October 16, 2009

It’s just business

Posted in Business, Life tagged , , , , , , , at 12:03 am by lindaslongview

I received a personal note from a friend who attended graduate school with me.  She commented on the topic of my blog post Incongruence, noting that in her professional life in a foreign country, she finds little congruent or predictable yet she finds success.  In fact, she specifically said that she has had to “adapt from my sort of square, orderly, American way of thinking and doing things (so I have been told) to the go-with-the-flow / be-ready-to-switch-gears-next-week way of doing things in the foreign environment.  To my surprise, both methods can lead to successful ventures.

I am glad she wrote because it offers me an opportunity to clarify my mixed message observation.  I described the incongruence of mixed messages through the generalization of the broad communication problem of not everyone having the same priorities.  However, in the specific example I cited, although the small biotech’s message was mixed (incongruent), it was really their failure to communicate that I found disagreeable.

I agree with my friend that being nimble and adaptable are important business success factors because all businesses arebusiness_briefcase subject to shifting priorities due to changing environments and new information. What I challenge is the extension to the person.  Once a personal relationship has been forged in the name of business, a commitment to get back to someone is never relieved by a changing business landscape.  The message might change and/or an assistant might deliver it, but a commitment to communicate persists once a relationship exists because it is the relationship that carries trust, credibility, and honor.

It might seem easier to dismiss and excuse, “its just business,” rather than take responsibility to communicate when inconvenient, when the message will be difficult, or when anonymous (no one is looking). Yet the long view position requires that we dignify human interactions with the minimalist “do unto others as you would have them do unto you.

Done consistently, cumulative nurturing of personal respect cultivates and amplifies trust, loyalty, credibility, and honor (long view attributes).  This is part of congruence.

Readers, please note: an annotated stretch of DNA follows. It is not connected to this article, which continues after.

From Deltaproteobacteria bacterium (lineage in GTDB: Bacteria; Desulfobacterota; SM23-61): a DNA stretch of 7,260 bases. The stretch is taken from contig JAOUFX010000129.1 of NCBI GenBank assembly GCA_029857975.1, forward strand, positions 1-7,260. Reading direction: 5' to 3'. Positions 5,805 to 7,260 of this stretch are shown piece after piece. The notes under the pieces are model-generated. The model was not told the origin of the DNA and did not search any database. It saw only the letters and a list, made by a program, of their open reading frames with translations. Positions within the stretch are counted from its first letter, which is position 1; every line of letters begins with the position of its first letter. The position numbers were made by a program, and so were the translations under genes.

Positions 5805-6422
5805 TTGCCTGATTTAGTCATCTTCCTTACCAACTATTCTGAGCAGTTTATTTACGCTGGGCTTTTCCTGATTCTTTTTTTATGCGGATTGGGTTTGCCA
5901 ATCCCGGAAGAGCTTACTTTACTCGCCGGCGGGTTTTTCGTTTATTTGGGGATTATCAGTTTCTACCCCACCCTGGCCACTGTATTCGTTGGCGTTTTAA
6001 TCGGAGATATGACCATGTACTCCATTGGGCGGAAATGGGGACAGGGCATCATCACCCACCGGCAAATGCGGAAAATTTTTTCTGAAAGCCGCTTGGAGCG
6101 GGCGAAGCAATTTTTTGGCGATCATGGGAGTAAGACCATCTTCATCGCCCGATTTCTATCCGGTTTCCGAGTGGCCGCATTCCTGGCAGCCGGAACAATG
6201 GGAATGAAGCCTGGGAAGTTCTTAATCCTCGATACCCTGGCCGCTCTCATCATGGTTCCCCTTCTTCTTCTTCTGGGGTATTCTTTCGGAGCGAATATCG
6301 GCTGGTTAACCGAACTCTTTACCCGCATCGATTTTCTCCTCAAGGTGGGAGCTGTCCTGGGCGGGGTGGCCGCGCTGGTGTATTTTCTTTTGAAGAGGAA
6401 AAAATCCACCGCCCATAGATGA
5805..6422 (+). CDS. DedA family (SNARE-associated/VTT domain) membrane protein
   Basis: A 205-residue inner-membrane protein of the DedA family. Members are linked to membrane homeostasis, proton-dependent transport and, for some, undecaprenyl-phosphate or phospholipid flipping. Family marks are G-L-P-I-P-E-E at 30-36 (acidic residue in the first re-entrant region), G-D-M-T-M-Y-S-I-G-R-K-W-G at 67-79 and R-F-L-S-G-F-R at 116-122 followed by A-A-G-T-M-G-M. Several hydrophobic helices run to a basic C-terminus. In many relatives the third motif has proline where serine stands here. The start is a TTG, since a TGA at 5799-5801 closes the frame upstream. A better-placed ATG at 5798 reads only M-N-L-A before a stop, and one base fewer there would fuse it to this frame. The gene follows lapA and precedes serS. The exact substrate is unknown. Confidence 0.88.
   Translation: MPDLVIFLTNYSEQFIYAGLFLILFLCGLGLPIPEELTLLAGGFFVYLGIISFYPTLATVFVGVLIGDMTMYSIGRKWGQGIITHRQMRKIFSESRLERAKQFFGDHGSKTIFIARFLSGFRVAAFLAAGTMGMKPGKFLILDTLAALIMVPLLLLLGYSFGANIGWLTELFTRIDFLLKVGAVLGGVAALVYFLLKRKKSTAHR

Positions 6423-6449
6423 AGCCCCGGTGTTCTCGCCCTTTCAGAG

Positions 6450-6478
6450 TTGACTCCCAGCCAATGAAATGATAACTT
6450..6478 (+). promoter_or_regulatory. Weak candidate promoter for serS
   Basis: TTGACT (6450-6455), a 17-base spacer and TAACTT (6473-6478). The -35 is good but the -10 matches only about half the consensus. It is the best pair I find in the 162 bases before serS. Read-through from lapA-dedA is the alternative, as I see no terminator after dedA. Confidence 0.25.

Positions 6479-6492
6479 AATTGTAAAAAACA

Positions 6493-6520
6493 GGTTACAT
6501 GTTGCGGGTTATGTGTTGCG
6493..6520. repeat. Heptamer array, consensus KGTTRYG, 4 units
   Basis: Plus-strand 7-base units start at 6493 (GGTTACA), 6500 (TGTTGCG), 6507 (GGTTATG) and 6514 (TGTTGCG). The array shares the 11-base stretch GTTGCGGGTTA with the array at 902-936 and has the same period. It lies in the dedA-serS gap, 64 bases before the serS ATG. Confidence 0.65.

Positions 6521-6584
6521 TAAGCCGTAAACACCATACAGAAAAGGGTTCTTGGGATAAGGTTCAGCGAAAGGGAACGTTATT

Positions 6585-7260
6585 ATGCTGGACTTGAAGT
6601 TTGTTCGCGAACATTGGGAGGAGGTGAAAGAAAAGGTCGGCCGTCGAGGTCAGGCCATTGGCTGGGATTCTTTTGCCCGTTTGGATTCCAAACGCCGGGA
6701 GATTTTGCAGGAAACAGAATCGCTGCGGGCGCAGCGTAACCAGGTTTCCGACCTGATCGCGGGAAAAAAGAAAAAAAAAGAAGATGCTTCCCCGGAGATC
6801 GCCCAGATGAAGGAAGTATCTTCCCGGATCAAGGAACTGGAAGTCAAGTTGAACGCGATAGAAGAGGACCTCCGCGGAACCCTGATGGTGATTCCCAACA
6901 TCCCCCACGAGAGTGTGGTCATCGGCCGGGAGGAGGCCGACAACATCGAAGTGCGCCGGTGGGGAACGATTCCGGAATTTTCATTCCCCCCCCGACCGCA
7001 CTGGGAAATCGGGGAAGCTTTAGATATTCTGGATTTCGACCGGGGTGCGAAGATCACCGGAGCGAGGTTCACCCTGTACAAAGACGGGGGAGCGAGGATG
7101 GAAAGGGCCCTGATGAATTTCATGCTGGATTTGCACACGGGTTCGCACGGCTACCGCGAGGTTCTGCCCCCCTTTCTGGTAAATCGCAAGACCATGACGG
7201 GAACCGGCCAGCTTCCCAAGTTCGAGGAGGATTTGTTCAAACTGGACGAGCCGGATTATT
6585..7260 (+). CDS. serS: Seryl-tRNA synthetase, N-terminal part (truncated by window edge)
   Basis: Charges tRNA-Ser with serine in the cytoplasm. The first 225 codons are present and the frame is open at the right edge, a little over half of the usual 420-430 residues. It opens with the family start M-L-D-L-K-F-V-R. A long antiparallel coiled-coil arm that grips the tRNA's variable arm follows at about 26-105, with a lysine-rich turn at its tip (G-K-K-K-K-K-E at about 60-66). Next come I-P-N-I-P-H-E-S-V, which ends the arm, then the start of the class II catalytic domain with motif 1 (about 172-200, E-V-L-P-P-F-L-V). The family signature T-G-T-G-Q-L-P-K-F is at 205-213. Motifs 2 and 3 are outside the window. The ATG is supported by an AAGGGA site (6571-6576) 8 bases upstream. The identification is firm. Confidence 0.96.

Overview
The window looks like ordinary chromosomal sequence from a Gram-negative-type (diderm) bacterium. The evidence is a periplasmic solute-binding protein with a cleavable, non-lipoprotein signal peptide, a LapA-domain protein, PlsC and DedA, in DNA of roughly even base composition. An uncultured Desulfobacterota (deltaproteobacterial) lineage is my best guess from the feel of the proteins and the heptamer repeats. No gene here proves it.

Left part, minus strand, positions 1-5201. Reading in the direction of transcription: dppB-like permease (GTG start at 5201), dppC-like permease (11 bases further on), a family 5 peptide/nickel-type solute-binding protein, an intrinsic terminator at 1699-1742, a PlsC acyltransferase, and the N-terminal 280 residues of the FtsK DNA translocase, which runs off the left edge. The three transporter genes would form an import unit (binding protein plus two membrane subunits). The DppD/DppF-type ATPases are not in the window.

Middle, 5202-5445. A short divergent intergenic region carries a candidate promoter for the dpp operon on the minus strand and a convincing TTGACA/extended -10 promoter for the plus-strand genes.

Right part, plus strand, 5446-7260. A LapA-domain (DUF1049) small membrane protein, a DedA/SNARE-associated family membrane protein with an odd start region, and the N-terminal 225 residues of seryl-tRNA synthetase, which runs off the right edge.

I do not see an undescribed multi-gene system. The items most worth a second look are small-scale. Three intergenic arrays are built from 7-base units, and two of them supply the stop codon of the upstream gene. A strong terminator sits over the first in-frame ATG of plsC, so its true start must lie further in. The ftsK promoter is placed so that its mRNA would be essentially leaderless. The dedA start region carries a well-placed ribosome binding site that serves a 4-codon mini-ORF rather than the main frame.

Do you communicate consistently in your business relationships?

October 10, 2009

Incongruence

Posted in Life, Technology tagged , , , , , , , , at 12:17 am by lindaslongview

OneEyeI was recently involved in a recruitment dance at a small biotech ready for manufacturing scale-up.  The organization had some very interesting and valuable technology and was looking for someone with mastery in manufacturing scale-up (me).  Initial impressions suggested an excellent match to my skills, interests, and passion.

I talked to the organization a few times over the course of several months.  Although I was in no hurry to find my next full-time professional adventure, I was delighted to be considered for the position and was eager to get traction if there was to be a successful match.  At my last meeting, I met with a recently hired executive that assessed my ability to fit into a start-up culture.  He emphasized and reiterated the urgency of the scale-up effort, suggesting only weeks remained before a crucial deadline.  How would I handle that pressure? I answered his questions truthfully: I am not a miracle worker, but I am extremely competent with a track record of success even under crisis conditions. He thanked me for my time and promised to get back to me by end-of-day and no later than end-of week.  A week came and went and there was no follow-up, so I sent a brief email requesting an update.  What followed was a series of emails trying to set a time for a phone call.  By the third email, it was quite apparent that my candidacy for the position was not a priority.